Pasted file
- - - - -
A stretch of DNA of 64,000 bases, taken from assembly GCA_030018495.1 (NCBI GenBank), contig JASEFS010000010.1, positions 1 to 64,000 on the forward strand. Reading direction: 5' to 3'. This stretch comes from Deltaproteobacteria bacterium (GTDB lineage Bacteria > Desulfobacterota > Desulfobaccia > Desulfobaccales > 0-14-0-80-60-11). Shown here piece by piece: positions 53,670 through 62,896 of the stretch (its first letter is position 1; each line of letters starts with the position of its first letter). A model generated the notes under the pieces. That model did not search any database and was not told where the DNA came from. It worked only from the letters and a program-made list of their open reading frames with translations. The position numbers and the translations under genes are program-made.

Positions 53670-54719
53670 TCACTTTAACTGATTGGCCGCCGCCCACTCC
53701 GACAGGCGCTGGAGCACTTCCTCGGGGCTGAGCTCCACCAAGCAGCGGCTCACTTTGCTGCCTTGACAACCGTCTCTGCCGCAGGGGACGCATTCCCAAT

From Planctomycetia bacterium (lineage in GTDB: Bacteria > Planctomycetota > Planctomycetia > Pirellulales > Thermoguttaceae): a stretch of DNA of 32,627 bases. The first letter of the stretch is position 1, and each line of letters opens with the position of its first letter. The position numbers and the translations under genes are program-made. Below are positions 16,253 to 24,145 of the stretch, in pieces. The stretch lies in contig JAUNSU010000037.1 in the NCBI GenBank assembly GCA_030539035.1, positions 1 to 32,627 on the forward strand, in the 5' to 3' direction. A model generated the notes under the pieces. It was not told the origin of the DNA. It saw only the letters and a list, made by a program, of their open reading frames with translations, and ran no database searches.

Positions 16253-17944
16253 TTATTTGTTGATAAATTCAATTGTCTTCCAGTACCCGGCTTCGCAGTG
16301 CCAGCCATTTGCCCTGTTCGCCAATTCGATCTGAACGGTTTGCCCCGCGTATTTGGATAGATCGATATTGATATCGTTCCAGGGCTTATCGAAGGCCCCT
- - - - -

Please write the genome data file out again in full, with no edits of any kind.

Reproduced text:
A stretch of DNA of 64,000 bases, taken from assembly GCA_030018495.1 (NCBI GenBank), contig JASEFS010000010.1, positions 1 to 64,000 on the forward strand. Reading direction: 5' to 3'. This stretch comes from Deltaproteobacteria bacterium (GTDB lineage Bacteria > Desulfobacterota > Desulfobaccia > Desulfobaccales > 0-14-0-80-60-11). Shown here piece by piece: positions 53,670 through 62,896 of the stretch (its first letter is position 1; each line of letters starts with the position of its first letter). A model generated the notes under the pieces. That model did not search any database and was not told where the DNA came from. It worked only from the letters and a program-made list of their open reading frames with translations. The position numbers and the translations under genes are program-made.

Positions 53670-54719
53670 TCACTTTAACTGATTGGCCGCCGCCCACTCC
53701 GACAGGCGCTGGAGCACTTCCTCGGGGCTGAGCTCCACCAAGCAGCGGCTCACTTTGCTGCCTTGACAACCGTCTCTGCCGCAGGGGACGCATTCCCAAT

From Planctomycetia bacterium (lineage in GTDB: Bacteria > Planctomycetota > Planctomycetia > Pirellulales > Thermoguttaceae): a stretch of DNA of 32,627 bases. The first letter of the stretch is position 1, and each line of letters opens with the position of its first letter. The position numbers and the translations under genes are program-made. Below are positions 16,253 to 24,145 of the stretch, in pieces. The stretch lies in contig JAUNSU010000037.1 in the NCBI GenBank assembly GCA_030539035.1, positions 1 to 32,627 on the forward strand, in the 5' to 3' direction. A model generated the notes under the pieces. It was not told the origin of the DNA. It saw only the letters and a list, made by a program, of their open reading frames with translations, and ran no database searches.

Positions 16253-17944
16253 TTATTTGTTGATAAATTCAATTGTCTTCCAGTACCCGGCTTCGCAGTG
16301 CCAGCCATTTGCCCTGTTCGCCAATTCGATCTGAACGGTTTGCCCCGCGTATTTGGATAGATCGATATTGATATCGTTCCAGGGCTTATCGAAGGCCCCT